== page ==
Longman Dictionary of Contemporary English homepage

Topic: FOOD

Language: Old English
Origin: toh

tough

1 adjective
     
tough1 S2 W3 comparative tougher, superlative toughest
1

difficult

difficult to do or deal with:
It was a tough race.
She' s had a tough life.
The company admitted that it had been a tough year.
Tough decisions will have to be made.
The reporters were asking a lot of tough questions.
have a tough time (of it) (=face a lot of difficult problems)
The family has had a tough time of it these last few months.
it's tough doing something
It's tough being married to a cop.
be tough on somebody (=cause problems for someone or make their life difficult)
Having to stay indoors all day is tough on a kid.
It was a tough call (=a difficult decision), but we had to cancel the game because of the weather.
I find his books pretty tough going (=difficult to read).
Gage predicted the president's proposal would be a tough sell (=something that is difficult to persuade someone about) before Congress. American English
when the going gets tough (the tough get going) informal (=used to say that when a situation becomes difficult, strong people take the necessary action to deal with it)
2

strong person

physically or emotionally strong and able to deal with difficult situations:
The men who work on the oil rigs are a tough bunch.
tough cookie/customer informal (=someone who is very determined to do what they want and not what other people want)
as tough as nails/as tough as old boots (=very tough)
He's as tough as nails - a good man to have on the team.
3

strong material

not easily broken or made weaker:
tough, durable plastic
a very tough, hard-wearing cloth
4

strict/firm

very strict or firm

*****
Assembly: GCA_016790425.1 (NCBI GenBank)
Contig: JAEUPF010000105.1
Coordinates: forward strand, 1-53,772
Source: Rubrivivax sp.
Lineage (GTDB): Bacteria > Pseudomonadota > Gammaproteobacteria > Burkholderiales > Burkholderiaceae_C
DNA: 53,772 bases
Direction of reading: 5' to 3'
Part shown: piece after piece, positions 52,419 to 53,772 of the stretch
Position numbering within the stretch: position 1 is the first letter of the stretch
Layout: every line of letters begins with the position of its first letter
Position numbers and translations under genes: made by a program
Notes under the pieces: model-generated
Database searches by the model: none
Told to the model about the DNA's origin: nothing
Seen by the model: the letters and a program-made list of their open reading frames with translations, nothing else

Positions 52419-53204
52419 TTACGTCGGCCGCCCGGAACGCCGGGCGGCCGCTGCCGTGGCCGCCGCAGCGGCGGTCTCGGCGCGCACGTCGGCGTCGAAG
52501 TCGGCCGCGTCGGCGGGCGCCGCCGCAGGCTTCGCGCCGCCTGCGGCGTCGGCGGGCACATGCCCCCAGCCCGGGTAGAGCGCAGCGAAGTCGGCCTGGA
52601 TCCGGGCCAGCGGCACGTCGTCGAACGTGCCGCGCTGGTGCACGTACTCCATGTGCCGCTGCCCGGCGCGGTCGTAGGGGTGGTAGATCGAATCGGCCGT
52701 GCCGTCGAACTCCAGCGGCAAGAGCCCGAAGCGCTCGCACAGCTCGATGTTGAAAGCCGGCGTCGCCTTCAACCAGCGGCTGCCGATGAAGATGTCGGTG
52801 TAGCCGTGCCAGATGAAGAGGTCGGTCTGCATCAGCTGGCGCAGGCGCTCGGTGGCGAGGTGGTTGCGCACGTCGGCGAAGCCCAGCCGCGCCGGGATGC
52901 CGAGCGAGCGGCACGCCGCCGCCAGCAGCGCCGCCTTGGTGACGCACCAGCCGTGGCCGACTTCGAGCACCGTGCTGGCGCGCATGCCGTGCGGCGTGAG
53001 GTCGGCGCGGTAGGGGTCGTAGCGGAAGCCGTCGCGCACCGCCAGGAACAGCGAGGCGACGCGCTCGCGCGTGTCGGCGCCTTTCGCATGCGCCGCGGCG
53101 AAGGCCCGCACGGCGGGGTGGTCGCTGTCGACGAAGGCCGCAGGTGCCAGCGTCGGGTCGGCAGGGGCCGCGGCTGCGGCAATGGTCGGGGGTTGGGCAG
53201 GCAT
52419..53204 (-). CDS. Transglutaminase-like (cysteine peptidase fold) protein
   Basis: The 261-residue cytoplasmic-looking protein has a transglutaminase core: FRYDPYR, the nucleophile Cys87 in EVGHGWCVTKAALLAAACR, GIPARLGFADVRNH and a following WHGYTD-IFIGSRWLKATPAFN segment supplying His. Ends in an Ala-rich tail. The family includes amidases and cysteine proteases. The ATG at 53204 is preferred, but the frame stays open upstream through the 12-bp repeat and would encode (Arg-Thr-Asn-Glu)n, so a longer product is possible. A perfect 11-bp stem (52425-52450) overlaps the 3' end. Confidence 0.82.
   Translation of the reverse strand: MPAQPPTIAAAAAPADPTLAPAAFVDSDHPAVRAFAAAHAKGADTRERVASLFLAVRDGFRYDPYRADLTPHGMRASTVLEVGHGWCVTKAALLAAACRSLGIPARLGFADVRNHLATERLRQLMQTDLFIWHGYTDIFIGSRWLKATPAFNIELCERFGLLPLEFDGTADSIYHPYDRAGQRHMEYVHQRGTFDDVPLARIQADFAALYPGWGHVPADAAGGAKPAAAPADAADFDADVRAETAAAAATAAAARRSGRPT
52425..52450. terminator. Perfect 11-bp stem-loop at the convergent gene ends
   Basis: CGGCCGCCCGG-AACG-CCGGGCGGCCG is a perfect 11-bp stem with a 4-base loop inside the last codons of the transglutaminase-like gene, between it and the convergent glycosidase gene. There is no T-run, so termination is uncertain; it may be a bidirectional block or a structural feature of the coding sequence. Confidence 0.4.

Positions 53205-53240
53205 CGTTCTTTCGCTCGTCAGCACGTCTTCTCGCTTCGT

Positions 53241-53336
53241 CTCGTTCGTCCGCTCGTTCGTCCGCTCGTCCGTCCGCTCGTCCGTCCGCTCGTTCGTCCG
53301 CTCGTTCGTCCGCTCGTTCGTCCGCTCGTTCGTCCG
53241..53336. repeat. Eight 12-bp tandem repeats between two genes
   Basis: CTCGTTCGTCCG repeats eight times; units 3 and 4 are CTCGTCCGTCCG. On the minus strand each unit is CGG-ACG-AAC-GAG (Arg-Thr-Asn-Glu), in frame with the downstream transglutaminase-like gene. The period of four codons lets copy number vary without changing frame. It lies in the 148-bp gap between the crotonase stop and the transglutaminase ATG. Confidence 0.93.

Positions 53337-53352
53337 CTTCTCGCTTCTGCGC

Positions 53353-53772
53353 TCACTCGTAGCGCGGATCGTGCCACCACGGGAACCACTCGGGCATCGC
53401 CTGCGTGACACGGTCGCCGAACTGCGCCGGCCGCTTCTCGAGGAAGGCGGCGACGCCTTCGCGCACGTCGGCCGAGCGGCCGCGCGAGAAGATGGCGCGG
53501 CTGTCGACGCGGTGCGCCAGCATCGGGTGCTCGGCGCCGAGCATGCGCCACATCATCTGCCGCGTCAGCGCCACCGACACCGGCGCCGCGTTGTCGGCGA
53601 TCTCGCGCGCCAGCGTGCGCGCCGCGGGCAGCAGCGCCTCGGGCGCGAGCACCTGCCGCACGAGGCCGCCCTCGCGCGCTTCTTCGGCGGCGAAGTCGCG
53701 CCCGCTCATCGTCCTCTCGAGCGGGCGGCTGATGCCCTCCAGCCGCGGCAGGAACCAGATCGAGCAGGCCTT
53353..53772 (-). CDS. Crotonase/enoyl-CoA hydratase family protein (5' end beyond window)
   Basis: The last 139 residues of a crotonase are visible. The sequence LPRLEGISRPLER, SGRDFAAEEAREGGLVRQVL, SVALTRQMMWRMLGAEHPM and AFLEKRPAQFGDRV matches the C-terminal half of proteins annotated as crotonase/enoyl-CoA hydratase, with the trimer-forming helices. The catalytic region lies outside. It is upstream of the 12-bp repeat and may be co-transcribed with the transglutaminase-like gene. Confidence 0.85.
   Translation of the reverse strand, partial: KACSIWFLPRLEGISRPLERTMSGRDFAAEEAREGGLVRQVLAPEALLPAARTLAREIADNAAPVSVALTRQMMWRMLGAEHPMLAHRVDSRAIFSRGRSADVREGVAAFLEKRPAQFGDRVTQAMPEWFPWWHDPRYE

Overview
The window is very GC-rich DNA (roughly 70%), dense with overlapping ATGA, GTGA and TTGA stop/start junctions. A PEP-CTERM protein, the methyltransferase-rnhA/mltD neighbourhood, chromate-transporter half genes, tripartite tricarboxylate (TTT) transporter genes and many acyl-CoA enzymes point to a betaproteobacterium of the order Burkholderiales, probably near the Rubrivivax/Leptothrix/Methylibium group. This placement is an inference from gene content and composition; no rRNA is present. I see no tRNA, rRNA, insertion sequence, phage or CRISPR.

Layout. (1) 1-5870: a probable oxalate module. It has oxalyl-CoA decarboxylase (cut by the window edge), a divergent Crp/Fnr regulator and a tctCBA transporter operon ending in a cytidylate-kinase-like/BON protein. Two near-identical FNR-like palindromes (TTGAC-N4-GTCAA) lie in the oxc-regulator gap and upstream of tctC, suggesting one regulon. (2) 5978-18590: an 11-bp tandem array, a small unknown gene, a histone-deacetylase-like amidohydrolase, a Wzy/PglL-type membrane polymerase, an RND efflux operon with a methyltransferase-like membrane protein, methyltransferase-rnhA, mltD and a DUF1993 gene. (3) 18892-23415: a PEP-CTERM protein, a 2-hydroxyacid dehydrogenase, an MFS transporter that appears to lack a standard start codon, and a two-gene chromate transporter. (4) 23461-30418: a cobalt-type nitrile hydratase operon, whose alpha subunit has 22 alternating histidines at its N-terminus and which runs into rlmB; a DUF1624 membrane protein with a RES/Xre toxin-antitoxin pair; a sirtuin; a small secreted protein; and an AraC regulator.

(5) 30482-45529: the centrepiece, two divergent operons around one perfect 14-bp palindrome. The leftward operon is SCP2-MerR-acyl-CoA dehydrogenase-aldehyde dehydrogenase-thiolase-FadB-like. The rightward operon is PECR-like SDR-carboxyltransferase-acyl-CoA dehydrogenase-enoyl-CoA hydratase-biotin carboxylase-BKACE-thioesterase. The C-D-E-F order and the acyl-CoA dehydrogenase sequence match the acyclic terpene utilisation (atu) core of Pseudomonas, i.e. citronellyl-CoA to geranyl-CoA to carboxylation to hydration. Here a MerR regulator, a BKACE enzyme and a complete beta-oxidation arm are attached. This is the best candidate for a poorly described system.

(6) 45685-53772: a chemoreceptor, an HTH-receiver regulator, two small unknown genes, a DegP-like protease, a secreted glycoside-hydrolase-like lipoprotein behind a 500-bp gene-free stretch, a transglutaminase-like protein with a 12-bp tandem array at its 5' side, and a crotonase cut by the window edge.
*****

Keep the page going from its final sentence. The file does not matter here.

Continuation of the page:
tough on/with
My mother was very tough on my sister.
It's time to get tough with drunk drivers.
The EU is taking a tough line with the UK over this issue.
5

violent area

a tough part of a town has a lot of crime or violence
6

tough!/that's tough!

spoken used when you do not have any sympathy with someone:
'I'm getting wet.' 'Tough! You should've brought your umbrella.'
She didn't tell us she was coming, so if this screws up her plans that's just tough.
7

tough luck!

spoken
a) used when you do not have any sympathy for someone's problems:
Well, that's just their tough luck! It was their mistake.
b) British English used when you feel sympathy about something bad that has happened to someone:
You didn't get the job? Oh, tough luck!
8

tough shit!

spoken not polite used when you do not have any sympathy for someone's problems
9

violent person

likely to behave violently and having no gentle qualities:
one of football's most notorious tough guys
tough young thugs looking for trouble
10

food

DF difficult to cut or eat [≠ tender]:
The meat was tough and hard to chew.
the tough outer leaves of the cabbage
11

tough love

a way of helping someone to change their behaviour by treating them in a kind but strict way
toughly adverb
toughness noun [uncountable]
WORD FOCUS: hard WORD FOCUS: hard
hard and not bending: solid, firm, stiff, rigid

meat that is too hard: tough

skin that is old and hard: leathery, calloused

hard and easily broken: brittle


See also
hard
WORD FOCUS: difficult WORD FOCUS: difficult
difficult to do: hard, tough, challenging, daunting

difficult and needing a lot of physical effort: tough, strenuous, back-breaking, gruelling, arduous, punishing

difficult to deal with or talk about: tricky, awkward, delicate, sensitive, touchy

words for describing a difficult person: awkward, trying

words for describing difficult conditions: adverse, hostile


See also
difficult
WORD FOCUS: strong WORD FOCUS: strong
person: tough, muscular, wiry, powerful

thing: tough, sturdy, durable, rugged, heavy-duty, indestructible, well-made, robust

country/organization: powerful, mighty, influential, dominant
strong

See also
strong
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